- Eco Solvent: In my experience eco solvents haven’t really performed that well—that is until recently. It’s always been a color durability and ink penetration issue, but eco solvent ink formulas have come a long way in recent years. I have been working with a new ink set from Seiko for the last few months, and it’s turning me into a believer. These new SX Inks for the ColorPainter M64s have great ink penetration and a very full color gamut. The cure time is less than half of my true-solvent inks. Warranties are to be that of true solvent and Hey, no big ink smell!
Quick note: If you’re upgrading to a 64-inch printer, you’d better look and see what size your laminator is. If it’s less than 64" you’ll need a bigger one. It may seem obvious, but shops get into that situation sometimes.
Speed and quality are closely tied together in the printer world. In general, the faster it prints the lower the print quality; and conversely, printing at slower speeds delivers better print quality. Globally, we’re all about instant gratification. Traditionally in the large format world, quality and speed are not available at the same time. “You can’t have one, without losing the other.” That seems to be changing, however, at least on the high end. I love my ColorPainter printer. Those who have their sights set on one of these bad boys know that if you want your pie and eat it too, you’ll have pay for it.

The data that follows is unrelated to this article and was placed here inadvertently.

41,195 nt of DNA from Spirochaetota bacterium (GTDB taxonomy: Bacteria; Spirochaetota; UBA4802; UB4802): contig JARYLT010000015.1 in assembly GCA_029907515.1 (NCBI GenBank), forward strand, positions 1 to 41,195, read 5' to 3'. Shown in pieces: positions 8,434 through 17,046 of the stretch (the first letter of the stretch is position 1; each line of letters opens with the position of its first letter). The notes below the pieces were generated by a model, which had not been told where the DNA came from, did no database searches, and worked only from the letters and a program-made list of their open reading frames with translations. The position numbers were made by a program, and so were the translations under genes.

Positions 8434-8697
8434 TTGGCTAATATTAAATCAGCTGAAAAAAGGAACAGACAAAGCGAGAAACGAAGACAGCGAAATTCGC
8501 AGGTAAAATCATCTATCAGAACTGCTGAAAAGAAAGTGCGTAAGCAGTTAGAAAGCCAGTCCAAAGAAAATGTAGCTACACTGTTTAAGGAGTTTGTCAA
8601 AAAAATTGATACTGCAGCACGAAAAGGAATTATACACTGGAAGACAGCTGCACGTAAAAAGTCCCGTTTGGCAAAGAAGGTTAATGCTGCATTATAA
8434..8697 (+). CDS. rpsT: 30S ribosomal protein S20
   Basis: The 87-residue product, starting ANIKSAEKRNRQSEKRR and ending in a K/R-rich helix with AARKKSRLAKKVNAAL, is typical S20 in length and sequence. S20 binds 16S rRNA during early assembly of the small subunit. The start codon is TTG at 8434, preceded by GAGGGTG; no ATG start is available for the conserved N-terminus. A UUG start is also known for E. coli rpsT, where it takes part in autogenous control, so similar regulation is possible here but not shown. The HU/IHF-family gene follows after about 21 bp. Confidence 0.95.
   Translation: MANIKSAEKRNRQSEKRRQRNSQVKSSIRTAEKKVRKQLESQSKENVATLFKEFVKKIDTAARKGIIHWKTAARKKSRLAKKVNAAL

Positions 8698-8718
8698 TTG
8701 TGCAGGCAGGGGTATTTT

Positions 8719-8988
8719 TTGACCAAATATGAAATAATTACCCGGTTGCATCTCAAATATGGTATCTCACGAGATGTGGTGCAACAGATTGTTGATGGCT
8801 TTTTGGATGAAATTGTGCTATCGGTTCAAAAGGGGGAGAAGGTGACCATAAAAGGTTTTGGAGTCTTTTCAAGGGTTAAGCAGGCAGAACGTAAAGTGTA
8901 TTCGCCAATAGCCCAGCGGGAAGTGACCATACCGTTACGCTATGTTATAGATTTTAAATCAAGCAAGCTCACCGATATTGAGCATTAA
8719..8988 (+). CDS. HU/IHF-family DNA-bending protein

Three-Year Printer Life Expectancy
There are exceptions to this rule, but generally speaking, large-format printers are considered three-year pieces of equipment. What that means is within the first two to three years you’ll be replacing parts, and in some cases (depending upon what’s went haywire) the costs of repair could amount to more than you originally paid for the printer. So, when cutting that check for your new printer, make sure you can live with the return on investment.
Cost: Pay Me Now or Pay Me Later
“Pay me now or pay me later.” That old adage couldn’t be more accurate than in the world of printers. Here’s a simple breakdown on square footage throughput. These numbers are based on sellable quality, and would vary depending upon print resolutions, ink load and other variables. For basic ballpark comparison purposes this should help you.
- You’re Printing: A 54" unit (around $15K) delivers around 70-100 sq/ft/hr.
- You’re Informed: A 64" unit ($15-$25K) delivers around 120-190 sq/ft/hr.
- You’re Serious: A 64"-74" unit ($40-$80K) delivers around 150-500 sq/ft/hr.
- You’re Racing: High-end production units start at about $250K.
These estimated print speed numbers are based on sellable quality. In my opinion, if you looking for the "Sweet Spot," the 64"-74" industrial type printer is the ticket.
See All the Modes
One final thought. Make sure that when you demo these printers that you see all the modes of quality and measurable throughput that are offered. I can’t emphasize this enough. If you're upgrading, now's the time to take the high road on your next printer purchase. It will pay dividends. I hope my two cents helps your program.
* From the 2014 issue of WRAPS magazine.